DECLARATION OF THE HOLY SEE
The Holy See has consistently sought the abolition of the death penalty and his Holiness Pope John Paul II has personally and indiscriminately appealed on numerous occasions in order that such sentences should be commuted to a lesser punishment, which may offer time and incentive for the reform of the guilty, hope to the innocent and safeguard the well-being of civil society itself and of those individuals who through no choice of theirs have become deeply involved in the fate of those condemmed to death.
The Pope had most earnestly hoped and prayed that a worldwide moratorium might have been among the spiritual and moral benefits of the Great Jubilee which he proclaimed for the Year Two Thousand, so that dawn of the Third Millennium would have been remembered forever as the pivotal moment in history when the community of nations finally recognised that it now possesses the means to defend itself without recourse to punishments which are "cruel and unnecessary". This hope remains strong but it is unfulfilled, and yet there is encouragement in the growing awareness that "it is time to abolish the death penalty".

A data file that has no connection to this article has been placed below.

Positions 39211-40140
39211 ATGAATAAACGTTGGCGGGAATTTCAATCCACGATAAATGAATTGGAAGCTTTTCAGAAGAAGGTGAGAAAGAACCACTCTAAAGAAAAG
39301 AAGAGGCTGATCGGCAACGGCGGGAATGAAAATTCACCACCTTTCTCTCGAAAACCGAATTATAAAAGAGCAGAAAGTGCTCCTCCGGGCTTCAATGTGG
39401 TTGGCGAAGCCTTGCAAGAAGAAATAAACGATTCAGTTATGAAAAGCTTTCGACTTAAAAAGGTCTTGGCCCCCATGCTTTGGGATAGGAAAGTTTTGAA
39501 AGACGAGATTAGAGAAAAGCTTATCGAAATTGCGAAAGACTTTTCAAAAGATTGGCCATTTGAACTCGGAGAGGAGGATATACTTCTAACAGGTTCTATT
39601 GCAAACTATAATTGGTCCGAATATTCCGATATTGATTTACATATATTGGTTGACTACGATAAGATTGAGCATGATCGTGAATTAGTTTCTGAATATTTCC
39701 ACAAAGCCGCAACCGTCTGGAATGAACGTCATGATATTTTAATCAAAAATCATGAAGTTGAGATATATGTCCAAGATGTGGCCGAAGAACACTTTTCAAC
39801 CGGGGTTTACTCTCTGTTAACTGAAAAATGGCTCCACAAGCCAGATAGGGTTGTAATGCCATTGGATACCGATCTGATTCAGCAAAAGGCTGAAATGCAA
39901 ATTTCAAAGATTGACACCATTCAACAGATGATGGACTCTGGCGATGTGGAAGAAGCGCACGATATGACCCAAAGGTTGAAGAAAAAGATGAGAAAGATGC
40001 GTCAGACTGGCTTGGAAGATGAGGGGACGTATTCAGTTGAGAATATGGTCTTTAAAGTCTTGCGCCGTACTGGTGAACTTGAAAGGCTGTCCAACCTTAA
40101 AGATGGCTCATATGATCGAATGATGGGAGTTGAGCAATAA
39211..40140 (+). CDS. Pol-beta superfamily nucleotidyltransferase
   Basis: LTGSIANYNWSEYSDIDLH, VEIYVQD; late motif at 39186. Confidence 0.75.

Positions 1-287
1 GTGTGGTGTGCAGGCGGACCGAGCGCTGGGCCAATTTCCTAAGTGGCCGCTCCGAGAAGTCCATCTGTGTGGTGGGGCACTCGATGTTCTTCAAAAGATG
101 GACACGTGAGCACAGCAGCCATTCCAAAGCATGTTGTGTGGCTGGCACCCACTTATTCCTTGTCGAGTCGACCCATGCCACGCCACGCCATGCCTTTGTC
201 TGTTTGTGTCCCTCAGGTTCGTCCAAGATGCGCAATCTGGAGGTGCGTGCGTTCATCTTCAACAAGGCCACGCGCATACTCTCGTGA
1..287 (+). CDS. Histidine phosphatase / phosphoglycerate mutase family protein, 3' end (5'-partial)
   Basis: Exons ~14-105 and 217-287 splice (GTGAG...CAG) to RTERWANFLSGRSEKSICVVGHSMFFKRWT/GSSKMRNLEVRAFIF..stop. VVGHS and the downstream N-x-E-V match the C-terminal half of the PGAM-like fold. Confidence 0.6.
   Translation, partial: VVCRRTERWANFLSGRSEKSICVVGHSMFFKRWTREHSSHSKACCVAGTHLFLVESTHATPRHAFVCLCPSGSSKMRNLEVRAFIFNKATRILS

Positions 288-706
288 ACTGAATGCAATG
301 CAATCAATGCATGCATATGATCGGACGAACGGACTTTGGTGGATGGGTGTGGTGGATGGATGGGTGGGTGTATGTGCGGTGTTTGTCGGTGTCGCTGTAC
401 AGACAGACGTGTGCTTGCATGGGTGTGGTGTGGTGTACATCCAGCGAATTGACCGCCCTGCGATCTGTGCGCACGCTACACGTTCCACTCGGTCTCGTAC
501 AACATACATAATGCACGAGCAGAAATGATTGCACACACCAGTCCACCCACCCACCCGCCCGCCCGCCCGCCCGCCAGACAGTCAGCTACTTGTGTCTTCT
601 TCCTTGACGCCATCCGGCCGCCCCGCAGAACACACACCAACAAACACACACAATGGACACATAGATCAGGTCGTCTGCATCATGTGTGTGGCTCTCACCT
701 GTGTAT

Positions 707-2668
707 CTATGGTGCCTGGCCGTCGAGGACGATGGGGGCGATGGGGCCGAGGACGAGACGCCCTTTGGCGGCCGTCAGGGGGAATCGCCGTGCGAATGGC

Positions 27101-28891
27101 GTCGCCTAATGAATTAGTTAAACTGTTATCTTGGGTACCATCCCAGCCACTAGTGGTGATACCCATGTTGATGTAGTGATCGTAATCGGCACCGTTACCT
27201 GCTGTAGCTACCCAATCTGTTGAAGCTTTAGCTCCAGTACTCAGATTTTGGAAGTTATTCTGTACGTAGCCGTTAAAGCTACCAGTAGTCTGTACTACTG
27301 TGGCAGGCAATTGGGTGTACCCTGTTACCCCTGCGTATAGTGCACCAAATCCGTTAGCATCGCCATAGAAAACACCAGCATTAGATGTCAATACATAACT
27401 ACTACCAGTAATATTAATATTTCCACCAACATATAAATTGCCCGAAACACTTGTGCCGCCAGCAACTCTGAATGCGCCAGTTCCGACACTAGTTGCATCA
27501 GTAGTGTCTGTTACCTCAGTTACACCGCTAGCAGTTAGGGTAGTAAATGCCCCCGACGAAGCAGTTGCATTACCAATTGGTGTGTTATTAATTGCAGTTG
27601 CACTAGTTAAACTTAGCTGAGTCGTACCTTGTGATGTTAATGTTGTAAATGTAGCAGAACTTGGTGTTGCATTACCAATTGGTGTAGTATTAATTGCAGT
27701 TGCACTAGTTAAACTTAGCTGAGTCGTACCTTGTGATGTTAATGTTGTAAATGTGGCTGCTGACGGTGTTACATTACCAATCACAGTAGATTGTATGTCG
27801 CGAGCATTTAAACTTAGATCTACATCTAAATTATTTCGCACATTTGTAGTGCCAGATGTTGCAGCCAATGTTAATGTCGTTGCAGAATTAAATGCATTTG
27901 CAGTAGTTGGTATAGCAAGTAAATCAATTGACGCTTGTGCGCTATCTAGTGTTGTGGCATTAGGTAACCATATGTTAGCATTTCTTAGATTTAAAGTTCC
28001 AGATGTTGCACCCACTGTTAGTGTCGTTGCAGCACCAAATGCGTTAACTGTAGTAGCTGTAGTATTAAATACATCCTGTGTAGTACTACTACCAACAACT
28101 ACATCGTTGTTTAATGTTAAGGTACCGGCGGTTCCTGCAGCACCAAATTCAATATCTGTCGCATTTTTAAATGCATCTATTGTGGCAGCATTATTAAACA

It is surely more necessary than ever that the inalienable dignity of human life be universally respected and recognised for its immeasurable value. The Holy See has engaged itself in the pursuit of the abolition of capital punishment and an integral part of the defence of human life at every stage of its development and does so in defiance of any assertion of a culture of death.
Where the death penalty is a sign of desperation, civil society is invited to assert its belief in a justice that salvages hope from the ruin of the evils which stalk our world. The universal abolition of the death penalty would be a courageous reaffirmation of the belief that humankind can be successful in dealing with criminality and of our refusal to succumb to despair before such forces, and as such it would regenerate new hope in our very humanity.
Strasbourg, 21 June 2001.